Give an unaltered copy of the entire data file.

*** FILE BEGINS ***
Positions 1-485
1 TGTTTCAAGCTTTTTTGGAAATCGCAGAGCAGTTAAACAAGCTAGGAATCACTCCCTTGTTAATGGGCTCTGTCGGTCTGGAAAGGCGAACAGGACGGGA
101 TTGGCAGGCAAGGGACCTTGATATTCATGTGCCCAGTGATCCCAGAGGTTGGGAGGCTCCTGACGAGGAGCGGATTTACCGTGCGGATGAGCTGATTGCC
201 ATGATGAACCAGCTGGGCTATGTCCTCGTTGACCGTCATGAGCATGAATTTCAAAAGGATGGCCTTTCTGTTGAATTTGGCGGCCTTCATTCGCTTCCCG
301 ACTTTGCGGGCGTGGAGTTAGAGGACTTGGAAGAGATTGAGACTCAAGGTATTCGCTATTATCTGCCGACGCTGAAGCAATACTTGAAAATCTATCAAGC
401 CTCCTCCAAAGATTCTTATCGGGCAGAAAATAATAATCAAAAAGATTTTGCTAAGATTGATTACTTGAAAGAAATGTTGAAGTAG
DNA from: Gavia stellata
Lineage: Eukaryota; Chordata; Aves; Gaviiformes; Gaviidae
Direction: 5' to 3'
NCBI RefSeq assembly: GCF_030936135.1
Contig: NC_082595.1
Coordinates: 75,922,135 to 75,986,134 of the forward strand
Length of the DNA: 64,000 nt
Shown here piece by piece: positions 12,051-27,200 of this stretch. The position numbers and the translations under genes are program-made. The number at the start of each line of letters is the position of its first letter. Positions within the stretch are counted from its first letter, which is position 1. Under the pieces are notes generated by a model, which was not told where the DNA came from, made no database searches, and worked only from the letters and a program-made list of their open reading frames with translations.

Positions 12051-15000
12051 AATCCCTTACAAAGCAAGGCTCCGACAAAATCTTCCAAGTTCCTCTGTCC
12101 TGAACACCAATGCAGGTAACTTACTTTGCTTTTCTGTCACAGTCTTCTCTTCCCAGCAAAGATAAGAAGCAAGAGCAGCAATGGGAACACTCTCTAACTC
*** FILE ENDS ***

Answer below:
Positions 1-485
1 TGTTTCAAGCTTTTTTGGAAATCGCAGAGCAGTTAAACAAGCTAGGAATCACTCCCTTGTTAATGGGCTCTGTCGGTCTGGAAAGGCGAACAGGACGGGA
101 TTGGCAGGCAAGGGACCTTGATATTCATGTGCCCAGTGATCCCAGAGGTTGGGAGGCTCCTGACGAGGAGCGGATTTACCGTGCGGATGAGCTGATTGCC
201 ATGATGAACCAGCTGGGCTATGTCCTCGTTGACCGTCATGAGCATGAATTTCAAAAGGATGGCCTTTCTGTTGAATTTGGCGGCCTTCATTCGCTTCCCG
301 ACTTTGCGGGCGTGGAGTTAGAGGACTTGGAAGAGATTGAGACTCAAGGTATTCGCTATTATCTGCCGACGCTGAAGCAATACTTGAAAATCTATCAAGC
401 CTCCTCCAAAGATTCTTATCGGGCAGAAAATAATAATCAAAAAGATTTTGCTAAGATTGATTACTTGAAAGAAATGTTGAAGTAG
DNA from: Gavia stellata
Lineage: Eukaryota; Chordata; Aves; Gaviiformes; Gaviidae
Direction: 5' to 3'
NCBI RefSeq assembly: GCF_030936135.1
Contig: NC_082595.1
Coordinates: 75,922,135 to 75,986,134 of the forward strand
Length of the DNA: 64,000 nt
Shown here piece by piece: positions 12,051-27,200 of this stretch. The position numbers and the translations under genes are program-made. The number at the start of each line of letters is the position of its first letter. Positions within the stretch are counted from its first letter, which is position 1. Under the pieces are notes generated by a model, which was not told where the DNA came from, made no database searches, and worked only from the letters and a program-made list of their open reading frames with translations.

Positions 12051-15000
12051 AATCCCTTACAAAGCAAGGCTCCGACAAAATCTTCCAAGTTCCTCTGTCC
12101 TGAACACCAATGCAGGTAACTTACTTTGCTTTTCTGTCACAGTCTTCTCTTCCCAGCAAAGATAAGAAGCAAGAGCAGCAATGGGAACACTCTCTAACTC